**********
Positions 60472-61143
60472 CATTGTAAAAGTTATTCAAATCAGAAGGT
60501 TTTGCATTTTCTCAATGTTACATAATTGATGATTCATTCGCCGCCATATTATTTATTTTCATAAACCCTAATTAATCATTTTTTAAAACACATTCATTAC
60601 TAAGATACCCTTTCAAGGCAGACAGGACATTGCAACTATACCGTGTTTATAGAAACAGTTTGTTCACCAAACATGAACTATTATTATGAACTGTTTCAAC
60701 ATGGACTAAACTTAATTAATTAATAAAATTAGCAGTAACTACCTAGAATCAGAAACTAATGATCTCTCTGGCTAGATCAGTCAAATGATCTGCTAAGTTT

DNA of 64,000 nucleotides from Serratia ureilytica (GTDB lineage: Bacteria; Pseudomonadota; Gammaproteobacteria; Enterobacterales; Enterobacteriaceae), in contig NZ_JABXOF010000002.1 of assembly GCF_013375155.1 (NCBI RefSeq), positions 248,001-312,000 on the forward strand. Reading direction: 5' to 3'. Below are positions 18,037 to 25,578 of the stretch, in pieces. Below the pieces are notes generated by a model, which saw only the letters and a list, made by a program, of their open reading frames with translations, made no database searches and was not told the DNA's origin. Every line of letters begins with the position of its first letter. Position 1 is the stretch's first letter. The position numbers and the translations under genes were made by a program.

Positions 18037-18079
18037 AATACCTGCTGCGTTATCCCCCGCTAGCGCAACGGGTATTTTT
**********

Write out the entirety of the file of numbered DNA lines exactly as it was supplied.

Positions 60472-61143
60472 CATTGTAAAAGTTATTCAAATCAGAAGGT
60501 TTTGCATTTTCTCAATGTTACATAATTGATGATTCATTCGCCGCCATATTATTTATTTTCATAAACCCTAATTAATCATTTTTTAAAACACATTCATTAC
60601 TAAGATACCCTTTCAAGGCAGACAGGACATTGCAACTATACCGTGTTTATAGAAACAGTTTGTTCACCAAACATGAACTATTATTATGAACTGTTTCAAC
60701 ATGGACTAAACTTAATTAATTAATAAAATTAGCAGTAACTACCTAGAATCAGAAACTAATGATCTCTCTGGCTAGATCAGTCAAATGATCTGCTAAGTTT

DNA of 64,000 nucleotides from Serratia ureilytica (GTDB lineage: Bacteria; Pseudomonadota; Gammaproteobacteria; Enterobacterales; Enterobacteriaceae), in contig NZ_JABXOF010000002.1 of assembly GCF_013375155.1 (NCBI RefSeq), positions 248,001-312,000 on the forward strand. Reading direction: 5' to 3'. Below are positions 18,037 to 25,578 of the stretch, in pieces. Below the pieces are notes generated by a model, which saw only the letters and a list, made by a program, of their open reading frames with translations, made no database searches and was not told the DNA's origin. Every line of letters begins with the position of its first letter. Position 1 is the stretch's first letter. The position numbers and the translations under genes were made by a program.

Positions 18037-18079
18037 AATACCTGCTGCGTTATCCCCCGCTAGCGCAACGGGTATTTTT